Do State Film Tax Credits Benefit Taxpayers ... or Movie Stars?
Thousands of miles away, in the relatively affluent state of Massachusetts, the median family income stands at $65,304, roughly 1,150 times less than Depp's take home pay. Why is it, then, that Massachusetts taxpayers are ponying up to support the film industry?Like many others, the Bay State hopes to benefit from big-time movie dollars even as the state's budget is otherwise in disarray. Massachusetts, which is facing a $1.5 billion deficit, offers significant tax breaks to film companies willing to make movies there; the idea is to promote local jobs. A recent report, however, found that a quarter of the costs that qualified for state tax credits in 2009 actually went to payrolls for non-resident actors making more than $1 million.
Since credits are dollar for dollar reductions in the amount of tax due, balancing out that millionaire payroll cost every household in Massachusetts an estimated additional $34.
So does that mean the credit is a bust? Proponents say no, pointing to an increase in movie-making in the state since the credit was signed into law by Gov. Mitt Romney in 2005. In 2009 alone, three hugely successful films were shot on location around the state, Golden Globe winners The Fighter and The Social Network -- both notable for their Massachusetts characters -- and The Town, which stars Boston native Ben Affleck. Supporters of the film credit are quick to point out that stars of the films must pay state taxes on income, including residual income, earned from films made in Massachusetts.
As movie production continues to thrive in the state, a move to cap available film credits was defeated last year -- the Massachusetts film office obviously believes there's a sufficient payoff. Meanwhile, a 2009 report by Ernst and Young claims that New Mexico brought in $1.50 in revenue for each dollar of tax credits it offered.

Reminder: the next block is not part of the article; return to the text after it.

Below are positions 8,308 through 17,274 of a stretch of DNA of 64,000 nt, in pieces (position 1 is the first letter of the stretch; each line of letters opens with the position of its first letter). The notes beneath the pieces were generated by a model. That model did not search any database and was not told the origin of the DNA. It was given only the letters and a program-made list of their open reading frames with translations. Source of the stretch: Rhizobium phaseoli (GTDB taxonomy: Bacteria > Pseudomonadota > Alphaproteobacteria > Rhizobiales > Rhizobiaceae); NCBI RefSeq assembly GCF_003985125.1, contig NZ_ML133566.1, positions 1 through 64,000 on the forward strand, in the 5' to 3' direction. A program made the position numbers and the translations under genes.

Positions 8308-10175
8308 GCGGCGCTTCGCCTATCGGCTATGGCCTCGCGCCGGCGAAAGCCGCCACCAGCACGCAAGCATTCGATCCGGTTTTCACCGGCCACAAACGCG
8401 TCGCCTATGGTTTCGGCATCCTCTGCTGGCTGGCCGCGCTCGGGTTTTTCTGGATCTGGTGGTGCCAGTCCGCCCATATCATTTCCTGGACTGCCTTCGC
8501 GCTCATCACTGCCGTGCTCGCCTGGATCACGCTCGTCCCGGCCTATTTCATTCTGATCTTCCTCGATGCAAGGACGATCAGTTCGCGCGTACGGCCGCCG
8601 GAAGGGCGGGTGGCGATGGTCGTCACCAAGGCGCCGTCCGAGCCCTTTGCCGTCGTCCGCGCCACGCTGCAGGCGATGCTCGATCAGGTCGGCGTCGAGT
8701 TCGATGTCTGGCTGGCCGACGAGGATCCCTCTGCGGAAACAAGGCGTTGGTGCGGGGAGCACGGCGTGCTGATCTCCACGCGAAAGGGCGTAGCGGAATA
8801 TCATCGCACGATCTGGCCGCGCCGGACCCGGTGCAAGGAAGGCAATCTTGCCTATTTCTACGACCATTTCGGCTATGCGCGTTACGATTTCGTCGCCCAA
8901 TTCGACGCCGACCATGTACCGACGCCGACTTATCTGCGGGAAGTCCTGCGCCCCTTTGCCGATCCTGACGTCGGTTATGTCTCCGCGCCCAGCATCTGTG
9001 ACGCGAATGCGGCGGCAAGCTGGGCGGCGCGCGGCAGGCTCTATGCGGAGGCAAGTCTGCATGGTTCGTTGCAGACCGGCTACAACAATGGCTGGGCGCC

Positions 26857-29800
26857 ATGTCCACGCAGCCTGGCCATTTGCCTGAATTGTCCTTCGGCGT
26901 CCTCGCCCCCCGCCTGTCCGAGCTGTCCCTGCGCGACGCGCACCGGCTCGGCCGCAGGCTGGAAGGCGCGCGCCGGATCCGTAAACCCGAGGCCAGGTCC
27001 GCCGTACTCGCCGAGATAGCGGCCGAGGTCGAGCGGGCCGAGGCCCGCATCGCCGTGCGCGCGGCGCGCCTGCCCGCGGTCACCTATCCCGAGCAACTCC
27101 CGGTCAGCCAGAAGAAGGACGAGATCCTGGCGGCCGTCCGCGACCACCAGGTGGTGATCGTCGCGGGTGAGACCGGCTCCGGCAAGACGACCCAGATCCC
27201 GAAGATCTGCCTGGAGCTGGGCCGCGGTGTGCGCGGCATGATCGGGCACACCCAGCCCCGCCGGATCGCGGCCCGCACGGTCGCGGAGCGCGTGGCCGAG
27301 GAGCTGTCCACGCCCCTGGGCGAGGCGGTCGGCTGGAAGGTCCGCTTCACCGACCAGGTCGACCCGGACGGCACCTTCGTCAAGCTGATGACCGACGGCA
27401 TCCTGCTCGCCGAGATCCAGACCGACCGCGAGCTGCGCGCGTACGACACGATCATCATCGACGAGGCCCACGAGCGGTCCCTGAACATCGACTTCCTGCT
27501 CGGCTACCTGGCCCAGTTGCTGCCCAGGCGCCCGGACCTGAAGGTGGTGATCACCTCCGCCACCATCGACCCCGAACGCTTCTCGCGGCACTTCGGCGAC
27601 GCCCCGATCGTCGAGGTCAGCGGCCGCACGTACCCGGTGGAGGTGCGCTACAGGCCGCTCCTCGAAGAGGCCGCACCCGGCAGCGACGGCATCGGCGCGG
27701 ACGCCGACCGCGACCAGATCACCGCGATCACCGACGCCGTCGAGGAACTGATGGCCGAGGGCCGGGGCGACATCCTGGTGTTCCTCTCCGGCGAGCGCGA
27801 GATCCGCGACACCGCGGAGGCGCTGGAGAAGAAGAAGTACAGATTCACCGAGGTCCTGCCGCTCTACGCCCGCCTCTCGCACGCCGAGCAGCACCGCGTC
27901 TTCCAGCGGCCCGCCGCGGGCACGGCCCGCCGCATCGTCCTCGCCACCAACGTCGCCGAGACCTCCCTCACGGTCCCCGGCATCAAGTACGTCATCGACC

Other states' taxpayers haven't been so eager to embrace existing credits. More than 40 states have film tax credit programs, pumping nearly $2 billion in tax breaks and incentives into the TV and movie industry over the past two years. New York and California have contributed a huge chunk of that, yet both states are facing massive deficits this year. Similarly, film tax credits were recently expanded in the state of North Carolina, which raised taxes on its own residents.
My own state of Pennsylvania is re-examining its film tax credit program -- despite the success of movies like Baby Mama and Marley and Me, the net growth of the industry appears to be less than $5 million. Newly elected Governor Tom Corbett is considering limiting the scope of the credits. In Iowa, the film tax credit has been making news for all the wrong reasons, including criminal charges against former state employees in the industry. Connecticut has reported a loss on each dollar of investment in the industry, while a bipartisan committee in the Michigan senate showed that the state was actually paying film companies that reported a loss on projects.
All this, however, probably doesn't mean states are ready to toss those film credits. Filmmakers have increasingly threatened to leave the U.S. altogether for countries like Canada and New Zealand, which are more than happy to offer tax breaks in exchange for the publicity. The threat of losing business -- even if new business isn't necessarily being created -- is enough to send most states scurrying for ways to preserve the credits. This is especially true for states whose laws require that films be completed before any tax breaks are realized; the dollars will flow into the state before any outlay is required. That's attractive for state legislatures facing current financial woes. But is it enough for individual taxpayers feeling the burden of higher taxes?